The government's immigration folly overshadows good work to tackle rogue landlords

Today the government announced a raft of measures that will be in the Housing Bill that being is being prepared for Parliament later this year.

Sadly much of the focus was on the extension of the duty to all landlords to check the immigration status of their tenants. We’ve already expressed our opposition to this policy elsewhere, but it is particularly galling that this is being taken forward when there has been no public analysis of the West Midlands ‘pilot scheme’, and other groups have seen cases of it increasing discrimination in lettings.

Despite this policy dominating the headlines, though, the Department for Communities and Local Government has also announced more welcome plans to improve the systems for tackling rogue landlords.

Included in this package are a number of policies that Generation Rent has been calling for, including sharing tenancy deposit protection data of landlords’ details across local authorities, a blacklist of rogue landlords, fines from housing enforcement retained by the council, greater fines for the worst offenders and the extension of rent repayment orders to landlords who let out unsafe and dangerous properties.

Taken together, these policies all make sense and should help with local enforcement against landlords who are often making people’s lives a misery. The private rented sector is severely lacking data, so any move towards transparency that allows authorities to know more about the rogues in the sector is positive and will help those authorities to focus their limited resources on the worst offenders.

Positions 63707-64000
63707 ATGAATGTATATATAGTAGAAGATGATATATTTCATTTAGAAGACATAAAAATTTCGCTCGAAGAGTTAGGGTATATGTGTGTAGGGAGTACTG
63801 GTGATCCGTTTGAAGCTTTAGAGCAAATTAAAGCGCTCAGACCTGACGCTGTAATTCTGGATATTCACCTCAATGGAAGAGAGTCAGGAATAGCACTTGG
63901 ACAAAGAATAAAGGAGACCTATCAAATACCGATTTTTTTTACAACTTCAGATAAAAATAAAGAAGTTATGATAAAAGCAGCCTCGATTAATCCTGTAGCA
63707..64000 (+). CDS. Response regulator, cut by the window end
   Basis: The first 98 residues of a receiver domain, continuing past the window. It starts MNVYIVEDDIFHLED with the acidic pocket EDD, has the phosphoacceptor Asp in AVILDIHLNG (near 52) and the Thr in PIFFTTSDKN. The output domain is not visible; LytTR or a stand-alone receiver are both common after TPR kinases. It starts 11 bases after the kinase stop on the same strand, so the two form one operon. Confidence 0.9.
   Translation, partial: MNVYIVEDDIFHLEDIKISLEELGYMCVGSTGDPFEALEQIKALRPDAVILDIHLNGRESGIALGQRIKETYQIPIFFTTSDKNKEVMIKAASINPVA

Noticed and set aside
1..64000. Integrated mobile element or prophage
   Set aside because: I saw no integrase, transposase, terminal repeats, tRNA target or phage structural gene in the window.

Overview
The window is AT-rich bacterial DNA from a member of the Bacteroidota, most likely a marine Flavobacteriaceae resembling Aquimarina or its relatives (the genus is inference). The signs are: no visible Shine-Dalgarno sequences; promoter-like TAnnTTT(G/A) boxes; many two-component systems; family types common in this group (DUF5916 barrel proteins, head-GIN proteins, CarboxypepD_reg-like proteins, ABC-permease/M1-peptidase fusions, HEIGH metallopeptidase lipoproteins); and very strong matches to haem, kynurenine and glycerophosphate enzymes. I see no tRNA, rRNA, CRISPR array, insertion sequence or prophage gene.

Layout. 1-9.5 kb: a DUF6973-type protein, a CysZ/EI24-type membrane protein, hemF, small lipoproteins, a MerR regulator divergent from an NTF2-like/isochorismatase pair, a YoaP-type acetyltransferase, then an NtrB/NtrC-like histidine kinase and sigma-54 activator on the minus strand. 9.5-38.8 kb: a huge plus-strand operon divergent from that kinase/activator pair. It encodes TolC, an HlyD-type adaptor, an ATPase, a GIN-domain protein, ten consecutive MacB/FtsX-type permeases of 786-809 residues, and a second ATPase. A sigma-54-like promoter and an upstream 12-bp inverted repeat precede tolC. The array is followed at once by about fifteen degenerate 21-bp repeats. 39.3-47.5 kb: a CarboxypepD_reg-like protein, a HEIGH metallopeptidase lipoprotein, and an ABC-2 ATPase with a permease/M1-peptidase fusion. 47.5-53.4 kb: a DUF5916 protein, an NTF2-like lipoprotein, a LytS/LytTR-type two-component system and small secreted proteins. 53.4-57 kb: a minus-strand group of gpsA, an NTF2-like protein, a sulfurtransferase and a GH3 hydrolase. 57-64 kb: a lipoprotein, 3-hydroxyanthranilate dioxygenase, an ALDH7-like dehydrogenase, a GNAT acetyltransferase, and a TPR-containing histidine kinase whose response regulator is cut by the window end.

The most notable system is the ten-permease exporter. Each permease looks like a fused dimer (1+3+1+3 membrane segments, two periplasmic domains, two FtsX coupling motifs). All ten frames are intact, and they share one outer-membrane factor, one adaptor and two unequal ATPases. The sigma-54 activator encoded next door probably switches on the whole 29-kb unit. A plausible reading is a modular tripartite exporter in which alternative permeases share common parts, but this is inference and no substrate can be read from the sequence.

Retention of fines is also key because it both incentivises councils to really go after bad landlords and also provides revenue that can fund greater enforcement. Coupled with more punitive fines, it should start to see a move away from the impunity with which some landlords currently operate.

Finally, the extension of rent repayment orders for poor conditions means tenants who have suffered can gain some compensation and in the cases of local authorities taking back housing benefit, the taxpayer isn’t paying into the pockets of landlords who disregard health and safety.

We’ll be working in the coming months to make these measures as robust as possible and as beneficial for tenants as can be (email your MP about it here). However, there does remain an elephant in the room – the lack of a national landlord register.

All of the positive principles from today’s announcement – transparency, ability to focus resources, the ending of the culture of impunity – can only fully be achieved when we have regulatory system that properly covers all private landlords and properties, and can be linked to licensing. Such a system needn’t be onerous for law-abiding landlords but would give government much greater oversight of the sector and would start to provide a guarantee for renters on management and property standards.

In any case, we’ll be pushing the government as far as we can – but we also need your support to carry on doing this. We are trying to crowdfund £60,000 by the end of August, so please donate if you can and share with everyone you know. That way we can continue our fight to support renters across the UK.

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